7 Evaluator Challenges in Juvenile Competency Evaluations
Report Writing The first of the two main topics we wanted to focus on today is Report Writing

8 Forensic Evaluation Reports
Everything of importance to forensic psychological assessment culminates in the expert’s report. (Gagliardi & Miller, 2007, p. 539). Doesn’t matter much how high the quality of the evaluation is if it is not appropriately documented and reported to those who need the information! As Tom Grisso has put it: Your evaluation is no better than your report. Your credibility is no better than your report.

9 Primary Purposes of Forensic Evaluation Reports
Inform attorneys and legal decision-makers so that sound legal decisions can be reached. Create a legal record Current Case Judicial Assessment of Veracity of Conclusions Informs Attorney Decision to Challenge Conclusions If so, allows for Meaningful Cross-Examination Structures Direct Examination Reference Resource for Examiners in Testimony Appellate Process Future Cases Examinee is Involved In

10 Primary Purposes of Forensic Evaluation Reports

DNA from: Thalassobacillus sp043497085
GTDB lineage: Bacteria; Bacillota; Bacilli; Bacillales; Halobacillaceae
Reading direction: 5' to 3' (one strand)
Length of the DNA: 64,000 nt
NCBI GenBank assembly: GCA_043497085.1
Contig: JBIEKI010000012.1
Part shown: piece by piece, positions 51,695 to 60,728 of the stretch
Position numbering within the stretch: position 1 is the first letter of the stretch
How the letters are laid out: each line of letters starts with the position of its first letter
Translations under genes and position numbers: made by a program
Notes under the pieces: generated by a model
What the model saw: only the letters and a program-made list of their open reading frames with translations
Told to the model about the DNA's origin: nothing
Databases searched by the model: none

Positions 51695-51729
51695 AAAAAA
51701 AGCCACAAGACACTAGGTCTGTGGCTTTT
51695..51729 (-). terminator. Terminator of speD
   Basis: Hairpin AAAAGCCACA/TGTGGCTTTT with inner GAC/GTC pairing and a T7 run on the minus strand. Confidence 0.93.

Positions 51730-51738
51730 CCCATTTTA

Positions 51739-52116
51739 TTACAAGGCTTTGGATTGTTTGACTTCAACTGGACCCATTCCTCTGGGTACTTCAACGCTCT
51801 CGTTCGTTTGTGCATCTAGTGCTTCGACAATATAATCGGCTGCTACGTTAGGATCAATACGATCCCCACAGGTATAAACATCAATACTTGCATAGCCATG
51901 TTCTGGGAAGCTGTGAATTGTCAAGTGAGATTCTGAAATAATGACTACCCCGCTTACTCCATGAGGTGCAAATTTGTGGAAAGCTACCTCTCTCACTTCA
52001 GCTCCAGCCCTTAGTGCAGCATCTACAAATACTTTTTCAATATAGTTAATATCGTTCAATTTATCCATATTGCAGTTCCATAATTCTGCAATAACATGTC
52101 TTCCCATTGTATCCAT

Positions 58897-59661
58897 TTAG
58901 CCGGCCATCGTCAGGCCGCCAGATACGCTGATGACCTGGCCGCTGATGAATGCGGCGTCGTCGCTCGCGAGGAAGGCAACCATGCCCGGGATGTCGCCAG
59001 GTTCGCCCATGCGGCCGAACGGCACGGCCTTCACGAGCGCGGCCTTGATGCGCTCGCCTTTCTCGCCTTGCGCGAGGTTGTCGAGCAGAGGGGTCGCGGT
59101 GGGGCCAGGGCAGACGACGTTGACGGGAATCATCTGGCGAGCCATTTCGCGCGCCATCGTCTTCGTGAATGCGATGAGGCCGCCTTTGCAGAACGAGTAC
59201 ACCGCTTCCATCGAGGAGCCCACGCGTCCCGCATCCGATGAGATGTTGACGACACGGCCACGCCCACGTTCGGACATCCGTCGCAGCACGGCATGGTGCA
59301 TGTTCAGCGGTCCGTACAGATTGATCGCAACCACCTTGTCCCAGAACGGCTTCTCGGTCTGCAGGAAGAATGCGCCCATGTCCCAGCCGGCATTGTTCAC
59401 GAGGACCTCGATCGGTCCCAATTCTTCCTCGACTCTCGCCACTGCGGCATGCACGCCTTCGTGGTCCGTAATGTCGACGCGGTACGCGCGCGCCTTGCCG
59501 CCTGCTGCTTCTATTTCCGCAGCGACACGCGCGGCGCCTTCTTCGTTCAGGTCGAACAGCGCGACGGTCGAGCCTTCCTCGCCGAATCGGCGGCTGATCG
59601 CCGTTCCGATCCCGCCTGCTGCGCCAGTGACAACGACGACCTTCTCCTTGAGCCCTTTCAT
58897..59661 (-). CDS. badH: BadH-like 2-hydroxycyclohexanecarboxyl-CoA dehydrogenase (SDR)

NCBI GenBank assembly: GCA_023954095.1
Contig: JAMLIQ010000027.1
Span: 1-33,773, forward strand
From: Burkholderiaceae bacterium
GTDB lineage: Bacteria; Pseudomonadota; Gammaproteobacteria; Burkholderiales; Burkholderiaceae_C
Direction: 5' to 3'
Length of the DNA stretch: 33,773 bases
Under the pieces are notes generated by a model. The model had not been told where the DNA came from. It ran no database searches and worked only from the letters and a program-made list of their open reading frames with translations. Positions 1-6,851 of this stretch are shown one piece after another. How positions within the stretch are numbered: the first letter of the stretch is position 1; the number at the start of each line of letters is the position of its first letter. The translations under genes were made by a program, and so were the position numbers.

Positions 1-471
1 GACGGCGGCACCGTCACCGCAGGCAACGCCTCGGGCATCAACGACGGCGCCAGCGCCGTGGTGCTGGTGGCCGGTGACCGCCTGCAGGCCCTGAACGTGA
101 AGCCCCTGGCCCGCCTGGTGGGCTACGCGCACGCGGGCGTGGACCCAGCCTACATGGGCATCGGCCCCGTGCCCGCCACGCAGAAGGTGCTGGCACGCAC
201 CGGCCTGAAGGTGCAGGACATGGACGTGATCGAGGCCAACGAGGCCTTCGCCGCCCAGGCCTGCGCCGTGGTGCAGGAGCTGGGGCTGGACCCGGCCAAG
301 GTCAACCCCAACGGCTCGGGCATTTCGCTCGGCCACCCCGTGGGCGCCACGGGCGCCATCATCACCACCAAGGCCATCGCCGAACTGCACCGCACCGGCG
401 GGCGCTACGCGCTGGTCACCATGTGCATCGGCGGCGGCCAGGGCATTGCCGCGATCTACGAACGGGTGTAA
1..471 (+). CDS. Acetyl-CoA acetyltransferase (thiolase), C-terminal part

The Forensic Audience Forensic evaluations are consumed by others who may have no background in mental health Document must be understood by legal professionals and by general public Greater need to educate – on clinical issues and sometimes even legal issues! If attorneys are confused, issues may not be addressed well, or at all, in court Grisso says to write as if the audience was looking over your shoulder. Another way I say that is, “Write with a vision of being challenged in testimony” Even if the case will never require your testimony, pretend it will. Requires some experience with testifying!

11 Secondary Uses of Forensic Evaluation Reports
Reduce the need for expert testimony Professional record of potential clinical value Mechanism for examiner’s analysis Modeling for professional colleagues Mechanism for Examiner’s analysis: “Writing can be a process of hypothesis testing” – Grisso Writing forces us to clearly lay the foundation of our thinking. Writing it helps identifies holes, gaps, inconsistencies, challenges Our thinking gets modified, or we pursue more info, etc. My report writing is an ongoing process that builds as more and more data is obtained.

12 Report Writing High Quality Forensic Evaluation Reports

13 Common Report Writing Errors (Grisso, 2010)
Reviewed reports of ABPP Applicants failed by the expert panel reviewing their work 36 psychologists / 62 reports Psychologists already passed in depth written exam Identified Top 10 List of most common errors ports.pdf

14 Common Report Writing Errors (Grisso, 2010)